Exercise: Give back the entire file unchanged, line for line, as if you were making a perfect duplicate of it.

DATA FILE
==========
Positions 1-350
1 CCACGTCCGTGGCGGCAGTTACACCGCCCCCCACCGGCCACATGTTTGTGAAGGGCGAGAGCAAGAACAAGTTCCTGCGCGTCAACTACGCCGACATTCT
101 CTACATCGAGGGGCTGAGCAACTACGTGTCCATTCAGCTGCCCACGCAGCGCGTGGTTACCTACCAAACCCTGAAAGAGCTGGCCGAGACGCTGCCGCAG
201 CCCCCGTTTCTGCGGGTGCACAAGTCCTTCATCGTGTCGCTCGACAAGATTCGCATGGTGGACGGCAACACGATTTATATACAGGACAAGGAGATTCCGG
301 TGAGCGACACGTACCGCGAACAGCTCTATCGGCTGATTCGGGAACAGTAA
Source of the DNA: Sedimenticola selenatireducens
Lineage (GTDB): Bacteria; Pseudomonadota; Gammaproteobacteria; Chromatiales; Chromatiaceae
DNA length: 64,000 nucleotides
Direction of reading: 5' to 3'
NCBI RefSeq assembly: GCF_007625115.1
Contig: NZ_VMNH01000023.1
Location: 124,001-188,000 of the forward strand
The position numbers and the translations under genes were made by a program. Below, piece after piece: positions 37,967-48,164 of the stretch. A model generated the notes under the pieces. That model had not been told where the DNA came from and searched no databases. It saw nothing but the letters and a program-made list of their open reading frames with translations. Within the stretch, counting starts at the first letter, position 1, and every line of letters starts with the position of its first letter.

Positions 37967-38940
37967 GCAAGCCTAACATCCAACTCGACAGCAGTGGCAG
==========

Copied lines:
Positions 1-350
1 CCACGTCCGTGGCGGCAGTTACACCGCCCCCCACCGGCCACATGTTTGTGAAGGGCGAGAGCAAGAACAAGTTCCTGCGCGTCAACTACGCCGACATTCT
101 CTACATCGAGGGGCTGAGCAACTACGTGTCCATTCAGCTGCCCACGCAGCGCGTGGTTACCTACCAAACCCTGAAAGAGCTGGCCGAGACGCTGCCGCAG
201 CCCCCGTTTCTGCGGGTGCACAAGTCCTTCATCGTGTCGCTCGACAAGATTCGCATGGTGGACGGCAACACGATTTATATACAGGACAAGGAGATTCCGG
301 TGAGCGACACGTACCGCGAACAGCTCTATCGGCTGATTCGGGAACAGTAA
Source of the DNA: Sedimenticola selenatireducens
Lineage (GTDB): Bacteria; Pseudomonadota; Gammaproteobacteria; Chromatiales; Chromatiaceae
DNA length: 64,000 nucleotides
Direction of reading: 5' to 3'
NCBI RefSeq assembly: GCF_007625115.1
Contig: NZ_VMNH01000023.1
Location: 124,001-188,000 of the forward strand
The position numbers and the translations under genes were made by a program. Below, piece after piece: positions 37,967-48,164 of the stretch. A model generated the notes under the pieces. That model had not been told where the DNA came from and searched no databases. It saw nothing but the letters and a program-made list of their open reading frames with translations. Within the stretch, counting starts at the first letter, position 1, and every line of letters starts with the position of its first letter.

Positions 37967-38940
37967 GCAAGCCTAACATCCAACTCGACAGCAGTGGCAG